PETROL (GAS) Leaded petrol, unleaded petrol and diesel fuels are widely available at service stations on principal road routes and they are usually open 24 hours per day.

TAX (VAT) REFUND Visitors to South Africa are not exempt from paying VAT (Value-added Tax) on purchases. However, tourists can claim back the VAT paid on items taken out of the country with a total value exceeding R250.00 The VAT can be claimed at airports and/or harbours of departure and customs offices. Visitors should present the following documents at VAT Refund Administration Offices and Customs Offices: Original tax invoices, a VAT refund control sheet and foreign passport and all items on which VAT is being reclaimed.

SAFETY MEASURES Take the same safety precautions you would in any other international city or town, particularly when sightseeing in built-up urban areas. Avoid unnecessary display of valuables including jewellery, cash or audio/ visual recording equipment. Do not walk in deserted places or go out alone at night and as a general rule. Preferably lock your car doors and keep the windows closed. The use of travellers’ cheques or credit cards is more advisable than cash.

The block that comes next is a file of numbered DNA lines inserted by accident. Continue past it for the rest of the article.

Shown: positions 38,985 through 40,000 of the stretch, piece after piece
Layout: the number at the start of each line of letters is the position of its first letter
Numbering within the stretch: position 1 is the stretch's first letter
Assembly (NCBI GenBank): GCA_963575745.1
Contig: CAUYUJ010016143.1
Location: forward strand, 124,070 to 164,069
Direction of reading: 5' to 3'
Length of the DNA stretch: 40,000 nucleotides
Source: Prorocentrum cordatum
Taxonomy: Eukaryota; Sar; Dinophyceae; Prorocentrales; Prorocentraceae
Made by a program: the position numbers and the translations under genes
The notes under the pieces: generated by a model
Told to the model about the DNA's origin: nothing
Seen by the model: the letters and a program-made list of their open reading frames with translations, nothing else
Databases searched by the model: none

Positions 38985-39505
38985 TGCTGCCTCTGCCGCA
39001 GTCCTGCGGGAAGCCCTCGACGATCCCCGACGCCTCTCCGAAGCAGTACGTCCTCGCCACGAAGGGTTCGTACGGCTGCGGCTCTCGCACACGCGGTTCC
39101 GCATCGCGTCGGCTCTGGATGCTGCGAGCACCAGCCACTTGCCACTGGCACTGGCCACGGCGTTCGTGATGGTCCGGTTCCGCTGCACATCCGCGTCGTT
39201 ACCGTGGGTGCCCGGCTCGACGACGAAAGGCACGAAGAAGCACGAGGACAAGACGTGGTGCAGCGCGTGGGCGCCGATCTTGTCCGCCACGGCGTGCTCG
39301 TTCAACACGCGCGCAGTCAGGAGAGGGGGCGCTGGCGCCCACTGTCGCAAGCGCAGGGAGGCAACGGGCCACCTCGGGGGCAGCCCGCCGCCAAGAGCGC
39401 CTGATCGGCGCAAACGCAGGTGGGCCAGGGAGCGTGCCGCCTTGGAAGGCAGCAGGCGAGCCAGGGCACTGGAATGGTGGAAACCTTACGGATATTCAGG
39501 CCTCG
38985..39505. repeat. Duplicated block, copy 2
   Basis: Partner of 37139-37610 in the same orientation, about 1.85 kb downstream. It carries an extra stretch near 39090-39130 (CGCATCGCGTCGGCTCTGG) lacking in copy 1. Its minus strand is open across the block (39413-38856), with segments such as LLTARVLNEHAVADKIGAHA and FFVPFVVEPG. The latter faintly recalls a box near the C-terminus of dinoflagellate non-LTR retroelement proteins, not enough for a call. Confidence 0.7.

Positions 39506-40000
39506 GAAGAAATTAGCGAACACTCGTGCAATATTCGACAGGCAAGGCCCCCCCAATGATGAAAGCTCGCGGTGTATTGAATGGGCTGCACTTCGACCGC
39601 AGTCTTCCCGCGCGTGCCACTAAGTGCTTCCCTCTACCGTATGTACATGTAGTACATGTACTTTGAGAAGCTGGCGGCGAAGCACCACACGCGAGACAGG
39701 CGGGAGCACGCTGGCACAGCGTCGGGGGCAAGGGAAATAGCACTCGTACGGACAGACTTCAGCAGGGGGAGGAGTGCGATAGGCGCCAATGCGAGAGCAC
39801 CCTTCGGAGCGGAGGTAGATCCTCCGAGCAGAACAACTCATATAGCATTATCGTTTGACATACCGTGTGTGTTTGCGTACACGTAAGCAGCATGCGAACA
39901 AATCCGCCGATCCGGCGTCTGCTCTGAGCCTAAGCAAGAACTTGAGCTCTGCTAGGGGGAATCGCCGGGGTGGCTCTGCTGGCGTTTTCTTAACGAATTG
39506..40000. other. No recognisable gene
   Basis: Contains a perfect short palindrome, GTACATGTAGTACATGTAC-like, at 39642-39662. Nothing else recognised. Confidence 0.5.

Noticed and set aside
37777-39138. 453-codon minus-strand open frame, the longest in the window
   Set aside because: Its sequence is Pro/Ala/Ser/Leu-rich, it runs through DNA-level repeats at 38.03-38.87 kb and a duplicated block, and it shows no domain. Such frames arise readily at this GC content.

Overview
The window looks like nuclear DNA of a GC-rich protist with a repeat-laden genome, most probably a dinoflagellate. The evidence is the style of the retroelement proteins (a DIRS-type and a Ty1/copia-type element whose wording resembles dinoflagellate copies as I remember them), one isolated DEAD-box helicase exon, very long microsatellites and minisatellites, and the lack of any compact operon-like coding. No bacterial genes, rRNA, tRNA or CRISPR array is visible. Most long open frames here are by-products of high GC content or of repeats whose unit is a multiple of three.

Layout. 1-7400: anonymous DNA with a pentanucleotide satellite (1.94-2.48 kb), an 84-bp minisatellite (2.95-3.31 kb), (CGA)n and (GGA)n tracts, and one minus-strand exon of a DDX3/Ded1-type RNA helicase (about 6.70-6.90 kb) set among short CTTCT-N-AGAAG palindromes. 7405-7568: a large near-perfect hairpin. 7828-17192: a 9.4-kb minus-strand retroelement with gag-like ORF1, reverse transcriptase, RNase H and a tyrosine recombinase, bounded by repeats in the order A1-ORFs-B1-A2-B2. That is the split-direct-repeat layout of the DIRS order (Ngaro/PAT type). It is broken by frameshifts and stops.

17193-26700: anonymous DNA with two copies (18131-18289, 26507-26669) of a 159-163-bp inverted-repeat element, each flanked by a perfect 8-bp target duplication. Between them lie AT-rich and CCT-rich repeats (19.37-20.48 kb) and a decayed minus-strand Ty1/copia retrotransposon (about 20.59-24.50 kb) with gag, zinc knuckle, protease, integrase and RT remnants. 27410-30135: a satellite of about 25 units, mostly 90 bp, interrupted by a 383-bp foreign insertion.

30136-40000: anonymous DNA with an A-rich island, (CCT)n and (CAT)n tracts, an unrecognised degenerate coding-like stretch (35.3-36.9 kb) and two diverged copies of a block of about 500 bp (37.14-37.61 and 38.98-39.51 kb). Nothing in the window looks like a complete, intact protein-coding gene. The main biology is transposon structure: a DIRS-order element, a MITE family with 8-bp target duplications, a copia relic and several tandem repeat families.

TELECOMMUNICATIONS Directory Enquiries - 1023 International Dialling Codes – White Page Directories International Operators - 0009 International Directory - 0903 Electronic Yellow Pages - 10118 Time - 1026 Trunk / Collect Calls - 0020 Phonograms - 1028 Telkom Information Centre – 0800 535 800

Please make sure that you have at least TWO EMPTY PAGES in your passport before travelling to South Africa. If not you MAY BE TURNED AWAY. If you are subject to visa requirements, you must apply and receive your visa BEFORE your departure for South Africa. Visas are NOT issued at South African ports of entry and you arrive without a visa, immigration officials will refuse you entry to South Africa. Requirements for travel to South Africa • • • •